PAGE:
March is the month to raise awareness on endometriosis
With Endometriosis Awareness Month in March coming up I thought it was timely to post to The Fix Program blog about how hands on therapy such as women's health physiotherapy can go a long way in helping endometriosis sufferers recover. Endometriosis is characterised by pain - period pain, abdominal & pelvic pain, pain with urination and with bowel movements, and pain with sex.
When women and younger girls suffer from endometriosis, they often spend a lot of time curled up in bed during period times, and often outside of period time too. All of those cramps, spasms, inflammation and pain make the tissues in the abdominal, pelvic and back area really tight. There is also a build up of scar tissue from the endometriosis or from the surgeries to remove endometriosis. This tightness in the muscles and connective tissue (fascia) in the area can then cause further pain. The pain cycle begins, going round and round in a vicious circle of increasing pain, tightness and inflammation.
I didn't realise that physios can help with endometriosis.
Physios are thought to only treat sports injuries or back pain. Little is known in the general arena of medicine and the general public about the wonderful role women's health specialised physiotherapists can play in changing these women's lives.
I'm a big fan of manual therapy and myofascial massage in this area to release scar tissue, adhesions, spasms, fascial and muscle tightness, and to restore the correct alignment of the bones, soft tissues and the pelvic and abdominal organs.
Sometimes the pelvic bones and joints are not in a neutral or appropriate alignment and this can further affect the muscles and fascia in the lower back, pelvic and hip regions. This can usually happen after surgery as often the endometriosis or scar tissue can be more one-sided within the pelvic organs. When surgery is done to remove this, one side of the pelvic tissues can scar and tighten up more and pull the joints out of alignment.
At The Fix Program we treat pelvic dysfunctions such as is seen with endometriosis with myofascial massage, muscle energy techniques and exercise to restore the pelvis, hip and spine joints back to a good neutral alignment. Often women with endometriosis have been told they have sacro-iliac joint dysfunctions in the pelvic joints, so an integrative approach of external and internal physiotherapy techniques is important for optimal results.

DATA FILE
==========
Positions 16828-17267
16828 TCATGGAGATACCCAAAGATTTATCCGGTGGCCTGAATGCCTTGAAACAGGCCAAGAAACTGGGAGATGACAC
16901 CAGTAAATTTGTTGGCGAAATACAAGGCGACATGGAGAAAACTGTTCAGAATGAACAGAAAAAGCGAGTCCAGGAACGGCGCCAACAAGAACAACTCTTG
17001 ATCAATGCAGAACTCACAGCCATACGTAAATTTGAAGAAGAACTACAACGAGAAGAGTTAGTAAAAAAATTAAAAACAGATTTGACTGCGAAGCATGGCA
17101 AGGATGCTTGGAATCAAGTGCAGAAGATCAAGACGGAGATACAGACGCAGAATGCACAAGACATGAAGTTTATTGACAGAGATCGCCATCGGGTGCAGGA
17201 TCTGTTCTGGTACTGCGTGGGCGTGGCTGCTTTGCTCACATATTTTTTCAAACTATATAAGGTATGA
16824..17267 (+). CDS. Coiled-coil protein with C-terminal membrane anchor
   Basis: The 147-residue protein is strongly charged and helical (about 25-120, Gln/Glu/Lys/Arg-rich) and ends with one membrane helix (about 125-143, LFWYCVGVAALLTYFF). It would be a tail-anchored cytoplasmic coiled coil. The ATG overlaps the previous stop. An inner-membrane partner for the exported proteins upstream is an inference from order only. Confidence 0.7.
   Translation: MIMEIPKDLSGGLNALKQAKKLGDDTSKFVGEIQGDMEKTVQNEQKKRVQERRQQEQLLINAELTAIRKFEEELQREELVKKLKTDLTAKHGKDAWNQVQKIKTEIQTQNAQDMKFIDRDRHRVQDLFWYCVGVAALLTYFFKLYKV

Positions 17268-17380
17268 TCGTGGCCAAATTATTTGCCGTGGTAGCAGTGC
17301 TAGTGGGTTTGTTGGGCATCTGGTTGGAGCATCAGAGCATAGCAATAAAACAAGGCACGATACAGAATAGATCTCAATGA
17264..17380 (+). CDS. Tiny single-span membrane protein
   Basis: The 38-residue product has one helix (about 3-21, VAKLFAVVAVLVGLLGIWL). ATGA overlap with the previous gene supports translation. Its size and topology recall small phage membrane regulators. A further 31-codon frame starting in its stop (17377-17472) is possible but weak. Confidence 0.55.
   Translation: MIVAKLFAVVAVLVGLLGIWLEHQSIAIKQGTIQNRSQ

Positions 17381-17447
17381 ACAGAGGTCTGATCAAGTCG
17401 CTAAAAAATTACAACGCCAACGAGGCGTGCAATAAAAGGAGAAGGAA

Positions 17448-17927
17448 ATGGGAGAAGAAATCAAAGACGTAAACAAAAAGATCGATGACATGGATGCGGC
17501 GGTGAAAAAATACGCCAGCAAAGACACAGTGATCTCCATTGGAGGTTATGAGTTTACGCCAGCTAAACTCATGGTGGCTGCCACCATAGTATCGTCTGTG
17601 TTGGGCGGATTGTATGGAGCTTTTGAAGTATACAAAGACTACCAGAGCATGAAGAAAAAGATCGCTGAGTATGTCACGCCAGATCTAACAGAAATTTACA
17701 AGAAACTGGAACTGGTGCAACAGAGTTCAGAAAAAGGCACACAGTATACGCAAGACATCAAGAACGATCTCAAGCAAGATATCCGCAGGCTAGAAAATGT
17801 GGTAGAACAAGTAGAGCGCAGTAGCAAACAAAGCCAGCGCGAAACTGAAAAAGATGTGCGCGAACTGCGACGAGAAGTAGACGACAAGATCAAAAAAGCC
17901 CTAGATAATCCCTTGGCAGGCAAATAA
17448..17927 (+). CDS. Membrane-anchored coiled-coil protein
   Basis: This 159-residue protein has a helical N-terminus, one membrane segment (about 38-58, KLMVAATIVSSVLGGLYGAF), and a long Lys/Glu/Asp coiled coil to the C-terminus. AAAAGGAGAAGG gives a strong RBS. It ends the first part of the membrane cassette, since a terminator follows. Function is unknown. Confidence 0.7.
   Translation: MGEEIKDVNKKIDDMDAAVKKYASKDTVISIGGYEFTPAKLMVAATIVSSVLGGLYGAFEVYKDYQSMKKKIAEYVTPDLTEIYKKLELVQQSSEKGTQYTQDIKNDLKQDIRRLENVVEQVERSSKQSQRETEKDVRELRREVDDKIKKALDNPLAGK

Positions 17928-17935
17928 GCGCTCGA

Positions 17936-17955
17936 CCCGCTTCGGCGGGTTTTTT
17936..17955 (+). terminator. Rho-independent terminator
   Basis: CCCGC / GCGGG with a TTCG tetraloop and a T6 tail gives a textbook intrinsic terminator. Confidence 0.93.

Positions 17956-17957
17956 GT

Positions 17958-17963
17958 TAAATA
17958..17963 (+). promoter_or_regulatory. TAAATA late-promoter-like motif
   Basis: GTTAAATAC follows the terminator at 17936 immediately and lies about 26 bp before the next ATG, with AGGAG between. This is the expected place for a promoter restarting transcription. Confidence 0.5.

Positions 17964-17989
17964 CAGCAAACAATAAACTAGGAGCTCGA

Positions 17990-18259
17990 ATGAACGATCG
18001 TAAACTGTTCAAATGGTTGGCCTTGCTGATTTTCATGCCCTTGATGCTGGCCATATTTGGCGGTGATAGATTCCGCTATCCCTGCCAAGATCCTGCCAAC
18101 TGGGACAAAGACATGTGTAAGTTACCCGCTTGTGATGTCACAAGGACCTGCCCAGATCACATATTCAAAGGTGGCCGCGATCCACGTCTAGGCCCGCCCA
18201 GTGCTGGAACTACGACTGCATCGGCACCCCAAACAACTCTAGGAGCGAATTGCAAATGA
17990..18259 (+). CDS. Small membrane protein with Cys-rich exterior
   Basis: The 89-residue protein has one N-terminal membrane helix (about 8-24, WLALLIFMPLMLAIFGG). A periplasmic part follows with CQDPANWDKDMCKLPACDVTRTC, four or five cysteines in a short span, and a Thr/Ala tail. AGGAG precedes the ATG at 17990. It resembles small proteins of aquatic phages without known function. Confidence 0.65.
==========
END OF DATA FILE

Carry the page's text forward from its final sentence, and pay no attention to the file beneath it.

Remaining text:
Endometriosis severely impacts the pelvic floor, and more often than not, women who suffer from endometriosis also suffer from a hypertonic, overactive or tight pelvic floor. If the pelvic floor muscles and fascia are tight, then they are often also very painful, leading to pain with sex. They can also make period pain worse because when the uterus contracts to expel blood, the pelvic floor muscle and fascia system will be contracting too (it's like trying to walk with a sprained ankle). This is why a lot of women with period pain also experience vaginal pain during their periods.
What can I expect after seeing a women's health physiotherapist for me endometriosis?
Almost every woman who walks into The Fix Program with endometriosis often has tightness or trigger points in her pelvic floor muscles, so a lot of the treatment she would have would involve internal vaginal muscle releases. Within 3 months of treatment internally and externally ( the outer muscles of the hip, buttocks, spine and abdomen), she will report less pelvic and sexual pain, better bladder and bowel control, regular bowel emptying, better digestion, and best of all, less period pain.
Periods can also become shorter, more regular, with less spotting before and after periods. Part of the reason for this is because the uterus is now aligned 'neutrally' from all the muscle and fascial release work around it, rather than tipping forwards or sideways. If the uterus isn't positioned 'neutral' or well within the pelvis, blood can stay back in the curves rather than flowing straight down and stay there until the next period, when it comes out as dark spotting.
Next month, I will explore a nutritional approach for the management of endometriosis. In the meantime support endometriosis awareness by attending events held by Endometriosis Australia and Worldwide EndoMarch.